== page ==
Blind Trust

Michael Beck

“Though He slay me, yet will I trust in Him …” (Job 13:15)

We are not to be unwise but understanding what the will of the Lord is. (Eph. 5:17) But sometimes we have questions and no answers. We don’t know why there is a delay. We don’t understand why the heavens are as brass. We can’t pinpoint why things turned out as they have. We are perplexed as to what God is up to.

Job was full of questions and God was giving Him no answers. When God finally showed up He said: “Gird up now thy loins like a man; for I will demand of thee, and answer thou me.” (Job 38:3) God was now the one with all the questions and Job had no answers.

What was God trying to show Job? That sometimes He acts contrary to the way even a righteous person thinks He should act. Instead of showing Himself strong on our behalf, He appears to be asleep. Instead of acting like our friend, He acts like our enemy. He boggles our mind and wants our trust “though He slay us.”

The patience of Job entailed him having to wait for God to come through, only learning in the end that the God he worshipped was indeed “very pitiful, and of tender mercy.” (James 5:11) Solomon in his wisdom wrote: “Better is the end of a thing than the beginning thereof: and the patient in spirit is better than the proud in spirit.” (Ecclesiates 7:8) The series of tragedies that befell Job turned his life into a dystopian nightmare and sent his soul into shock. He simply could not process it. What happens to us is bad enough, trying to figure out how it happened can make the matter worse. Unless God gives light we remain in the dark. The sparks of “light” that we or others try to generate only “darkeneth counsel by words without knowledge.” (Job 38:2)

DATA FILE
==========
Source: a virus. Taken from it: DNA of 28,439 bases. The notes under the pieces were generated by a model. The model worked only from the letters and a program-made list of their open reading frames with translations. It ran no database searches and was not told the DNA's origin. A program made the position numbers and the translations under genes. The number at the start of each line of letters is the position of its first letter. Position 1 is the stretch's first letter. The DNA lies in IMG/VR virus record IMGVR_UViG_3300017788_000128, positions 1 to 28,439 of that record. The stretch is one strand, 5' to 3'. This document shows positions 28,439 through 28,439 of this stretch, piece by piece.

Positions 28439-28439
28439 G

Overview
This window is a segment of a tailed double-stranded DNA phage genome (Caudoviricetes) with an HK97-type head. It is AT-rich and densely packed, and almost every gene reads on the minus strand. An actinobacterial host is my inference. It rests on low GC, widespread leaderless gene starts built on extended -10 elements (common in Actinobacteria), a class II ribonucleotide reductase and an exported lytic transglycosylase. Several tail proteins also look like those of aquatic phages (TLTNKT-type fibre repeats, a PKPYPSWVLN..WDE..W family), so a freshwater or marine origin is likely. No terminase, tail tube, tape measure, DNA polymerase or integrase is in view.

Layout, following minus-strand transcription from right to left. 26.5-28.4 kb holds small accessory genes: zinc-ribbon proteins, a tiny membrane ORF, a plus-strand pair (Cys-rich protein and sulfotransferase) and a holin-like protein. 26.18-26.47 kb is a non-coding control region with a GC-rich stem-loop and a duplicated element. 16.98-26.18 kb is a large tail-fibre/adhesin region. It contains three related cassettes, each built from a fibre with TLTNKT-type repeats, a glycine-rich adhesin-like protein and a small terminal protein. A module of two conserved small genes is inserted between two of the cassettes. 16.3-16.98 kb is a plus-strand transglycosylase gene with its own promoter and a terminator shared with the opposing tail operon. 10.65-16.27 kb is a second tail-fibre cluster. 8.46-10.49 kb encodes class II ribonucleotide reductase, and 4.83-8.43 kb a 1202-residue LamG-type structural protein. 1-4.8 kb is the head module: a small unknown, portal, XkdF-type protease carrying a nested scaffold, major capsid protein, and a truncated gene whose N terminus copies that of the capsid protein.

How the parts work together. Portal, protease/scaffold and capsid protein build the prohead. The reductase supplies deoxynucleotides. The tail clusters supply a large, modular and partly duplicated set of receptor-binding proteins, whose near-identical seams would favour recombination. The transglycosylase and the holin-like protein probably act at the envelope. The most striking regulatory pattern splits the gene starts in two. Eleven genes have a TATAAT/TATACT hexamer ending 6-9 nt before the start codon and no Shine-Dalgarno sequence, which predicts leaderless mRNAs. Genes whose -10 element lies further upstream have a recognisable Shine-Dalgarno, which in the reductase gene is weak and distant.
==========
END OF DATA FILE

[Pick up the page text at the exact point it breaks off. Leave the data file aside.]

In times like these we do well to heed the word of the Lord to Isaiah: “Who is among you that feareth the LORD, that obeyeth the voice of his servant, that walketh in darkness, and hath no light? let him trust in the name of the LORD, and stay upon his God.” (Isaiah 50:10)

Had Job been guilty of the sins that his friends diagnosed as the cause of his tragedy, he would have done well to repent and get back on the right track with God. But since he was a perfect man, who feared God and hated evil, this was not the proper counsel for his restoration. He simply had to wait on God in the midst of his confusion and darkness, committing his soul into the hands of his good God.

Lean on God, not on your own understanding. Sometimes, the only thing God wants us to know is that He loves us and it will turn out alright in the end.

Michael Beck is a pastor in the Dallas, TX area and the main author on Signpost. Receive a daily devotional he publishes every morning via email.